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“What the world really needs is more love and less paperwork,” actress and singer Pearl Bailey once said.

Of course, she was right. But the government doesn’t see it that way. Different agencies have different record retention requirements. And in addition to this, there are other record-keeping requirements for your small business.

Here is a roundup of some of the records you need to keep and for how long.

Company Records

As a business, you need to keep a number of records. These include:

  • Incorporation or limited liability company formation receipt from your state: keep permanently.
  • Bylaws and corporate minutes: keep permanently.
  • Licenses and permits: keep permanently.
  • Contracts: keep at least 7 years.
  • Leases: keep at least 6 years.
  • Trademarks, copyrights, and patents issued by the federal government: keep permanently.
  • Annual financial statements (P&L, balance sheet): keep permanently.
  • Real estate purchases (deeds) and leasehold improvements: keep permanently.

The retention period for other business records—customer records, purchase orders, inventory records, expense records—should be kept as long as you think they are useful to your business. It’s generally advisable to keep these records for at least 7 years.

Records related to fixed asset purchases must also be maintained for tax reporting (including figuring depreciation), balance sheet reporting, and maintenance schedules. It’s probably wise to keep these records permanently.

[Related: Don’t Forget These Small Business Tax Deductions]


The IRS has specific time requirements for record retention for various purposes. Keep copies of federal income tax returns, plus supporting documents for 3 years (6 years if more than 25% of gross receipts is omitted). This applies for:

  • Form 1040
  • Form 1065
  • Form 1120
  • Form 1120S

Note: It’s highly advisable to retain a copy of the return and proof of filing forever, since there is an unlimited period for an audit if no return is filed and it may happen that the government doesn’t see that you filed.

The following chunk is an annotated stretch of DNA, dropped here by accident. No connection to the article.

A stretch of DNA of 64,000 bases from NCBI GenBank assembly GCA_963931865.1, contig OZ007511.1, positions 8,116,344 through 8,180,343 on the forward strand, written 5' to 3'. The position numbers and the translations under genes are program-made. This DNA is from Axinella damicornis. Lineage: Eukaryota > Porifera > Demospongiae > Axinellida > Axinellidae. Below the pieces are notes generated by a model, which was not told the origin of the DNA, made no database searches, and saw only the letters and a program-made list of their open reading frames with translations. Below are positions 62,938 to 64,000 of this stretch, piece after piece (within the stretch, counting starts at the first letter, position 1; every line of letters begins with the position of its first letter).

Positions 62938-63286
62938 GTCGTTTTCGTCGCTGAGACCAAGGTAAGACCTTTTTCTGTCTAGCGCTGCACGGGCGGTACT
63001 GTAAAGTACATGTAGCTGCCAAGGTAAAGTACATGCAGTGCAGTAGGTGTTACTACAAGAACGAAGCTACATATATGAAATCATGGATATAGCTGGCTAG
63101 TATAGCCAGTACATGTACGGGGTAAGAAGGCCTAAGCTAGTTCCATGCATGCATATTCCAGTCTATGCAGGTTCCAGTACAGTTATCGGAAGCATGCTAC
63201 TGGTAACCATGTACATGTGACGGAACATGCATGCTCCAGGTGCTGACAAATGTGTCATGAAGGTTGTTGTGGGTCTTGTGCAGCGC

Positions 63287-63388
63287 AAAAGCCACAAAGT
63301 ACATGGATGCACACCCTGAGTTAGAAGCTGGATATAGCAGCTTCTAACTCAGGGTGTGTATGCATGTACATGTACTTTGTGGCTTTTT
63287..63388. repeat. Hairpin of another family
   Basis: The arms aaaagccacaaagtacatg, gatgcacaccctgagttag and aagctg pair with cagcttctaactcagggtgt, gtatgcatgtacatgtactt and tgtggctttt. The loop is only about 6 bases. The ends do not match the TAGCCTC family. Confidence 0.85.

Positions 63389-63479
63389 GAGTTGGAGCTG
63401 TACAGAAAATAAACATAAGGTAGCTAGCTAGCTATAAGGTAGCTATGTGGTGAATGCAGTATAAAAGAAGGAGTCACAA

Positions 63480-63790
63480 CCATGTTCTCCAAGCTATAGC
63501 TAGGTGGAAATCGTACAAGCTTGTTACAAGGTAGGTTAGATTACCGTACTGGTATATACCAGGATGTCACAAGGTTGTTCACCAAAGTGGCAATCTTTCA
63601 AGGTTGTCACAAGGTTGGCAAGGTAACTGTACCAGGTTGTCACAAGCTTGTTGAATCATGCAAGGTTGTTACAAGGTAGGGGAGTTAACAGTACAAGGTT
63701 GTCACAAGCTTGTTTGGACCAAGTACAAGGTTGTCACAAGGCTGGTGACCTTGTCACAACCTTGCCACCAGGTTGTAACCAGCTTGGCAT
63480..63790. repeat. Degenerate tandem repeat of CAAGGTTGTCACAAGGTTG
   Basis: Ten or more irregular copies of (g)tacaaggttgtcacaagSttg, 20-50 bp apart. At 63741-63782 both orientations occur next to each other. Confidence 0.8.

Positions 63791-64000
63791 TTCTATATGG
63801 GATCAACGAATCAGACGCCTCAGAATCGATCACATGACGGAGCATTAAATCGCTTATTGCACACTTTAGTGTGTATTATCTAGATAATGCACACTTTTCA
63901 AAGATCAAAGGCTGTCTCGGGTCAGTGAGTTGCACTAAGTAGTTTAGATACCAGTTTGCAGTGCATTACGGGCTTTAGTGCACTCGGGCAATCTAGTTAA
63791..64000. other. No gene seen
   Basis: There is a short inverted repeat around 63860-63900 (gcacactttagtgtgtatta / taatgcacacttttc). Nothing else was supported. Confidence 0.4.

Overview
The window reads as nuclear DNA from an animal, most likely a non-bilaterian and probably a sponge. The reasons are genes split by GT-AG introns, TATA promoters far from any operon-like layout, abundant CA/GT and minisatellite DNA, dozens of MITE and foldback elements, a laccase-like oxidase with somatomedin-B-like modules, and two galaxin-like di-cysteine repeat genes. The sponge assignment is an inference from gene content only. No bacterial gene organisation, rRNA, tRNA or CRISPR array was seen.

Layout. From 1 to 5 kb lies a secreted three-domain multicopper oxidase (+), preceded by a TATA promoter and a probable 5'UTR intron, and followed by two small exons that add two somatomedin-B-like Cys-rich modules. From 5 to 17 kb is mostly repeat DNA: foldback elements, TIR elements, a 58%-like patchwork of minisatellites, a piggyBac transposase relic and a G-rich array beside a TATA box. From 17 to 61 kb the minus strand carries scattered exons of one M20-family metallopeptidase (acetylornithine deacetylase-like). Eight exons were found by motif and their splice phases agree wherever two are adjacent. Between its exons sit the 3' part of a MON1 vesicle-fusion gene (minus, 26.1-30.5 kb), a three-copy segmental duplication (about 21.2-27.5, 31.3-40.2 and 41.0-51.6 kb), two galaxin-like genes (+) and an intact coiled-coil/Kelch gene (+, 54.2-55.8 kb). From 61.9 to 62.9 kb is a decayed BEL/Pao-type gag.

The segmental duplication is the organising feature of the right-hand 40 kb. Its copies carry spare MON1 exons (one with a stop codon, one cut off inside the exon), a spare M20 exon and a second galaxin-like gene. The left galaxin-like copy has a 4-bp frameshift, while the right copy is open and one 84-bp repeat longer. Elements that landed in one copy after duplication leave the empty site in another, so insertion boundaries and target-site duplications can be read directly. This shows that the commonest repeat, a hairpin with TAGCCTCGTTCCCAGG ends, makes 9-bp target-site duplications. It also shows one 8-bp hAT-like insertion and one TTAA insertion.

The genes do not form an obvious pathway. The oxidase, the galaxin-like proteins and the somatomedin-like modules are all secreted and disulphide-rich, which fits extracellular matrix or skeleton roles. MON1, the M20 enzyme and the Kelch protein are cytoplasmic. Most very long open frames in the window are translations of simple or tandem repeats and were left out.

Keep copies of federal employment tax returns, plus supporting documents (e.g., time sheets) for a minimum of 4 years after the due date of the return for the period to which the return relates (tax experts suggest 7 years). This applies for:

  • Form 941
  • Form 942
  • Form 944
  • Form 945

Keep copies of information returns issued by your company, including:

  • Form 1099-MISC
  • Form 1099-R

IRS forms for qualified retirement plans are discussed below under DOL.

[Related: 3 Easy Steps for Mastering Business Etiquette]


The Department of Labor has its own record retention requirements.

Keep copies of employee benefit and retirement plan forms, plus supporting records, for 6 years. This applies to:

  • Form 5500
  • Form 5500-SF
  • Form 5500-EZ

OSHA requires records to be kept for 5 years following the end of the calendar year that the records cover. This applies to:

  • OSHA 300 Log
  • OSHA 301 Incident Report forms

The Fair Labor Standards Act (FLSA), which governs minimum wage and overtime rules, requires every employer to keep records for covered, nonexempt employees. Records must be kept for at least 3 years; these records include payroll records, collective bargaining agreements, sales and purchase records.

Records on which wage computations are based must be kept for 2 years (e.g., time cards and piece work tickets, wage rate tables, work and time schedules, and records of additions to or deductions from wages. There’s no special form for this. Just be sure the records include:

  • Employee’s full name and social security number;
  • Address, including zip code;
  • Birth date, if younger than 19;
  • Sex and occupation;
  • Time and day of week when employee’s workweek begins.
  • Hours worked each day and total hours worked each workweek.
  • Basis on which employee’s wages are paid;
  • Regular hourly pay rate;
  • Total daily or weekly straight-time earnings;
  • Total overtime earnings for the workweek;
  • All additions to or deductions from the employee’s wages;
  • Total wages paid each pay period;
  • Date of payment and the pay period covered by the payment.
Record Retention Strategies

Paperwork doesn’t mean physical paper that you can hold in your hand. Your records can be fully or partially electronic. Electronic records can be created by scanning paper documents or they can be online creations of required records. Whichever way you decide to maintain records, be sure that:

  • The integrity of records is maintained. If records can be altered, they don’t meet record-keeping requirements.
  • The records are retrievable. Government agencies may want to see your records and having easy access to them can save you a lot of grief.
  • The records are backed up. Store copies in the cloud for best protection.

[Related: How to Prepare Your Small Business for the Holiday Rush]

Final Thought

The listing of records above is not exclusive. Your business may have other record-keeping requirements, such as forms required to be filed at the state or local levels. Be sure to review your record-keeping obligations and create the record-keeping retention system that will work best for you.

Barbara Weltman is the founder of Big Ideas for Small Business, Inc., which publishes Idea of the Day. She is the author of J.K. Lasser’s Small Business Taxes 2019 and other books that inform the small business community of tax, financial, and legal information they should know about.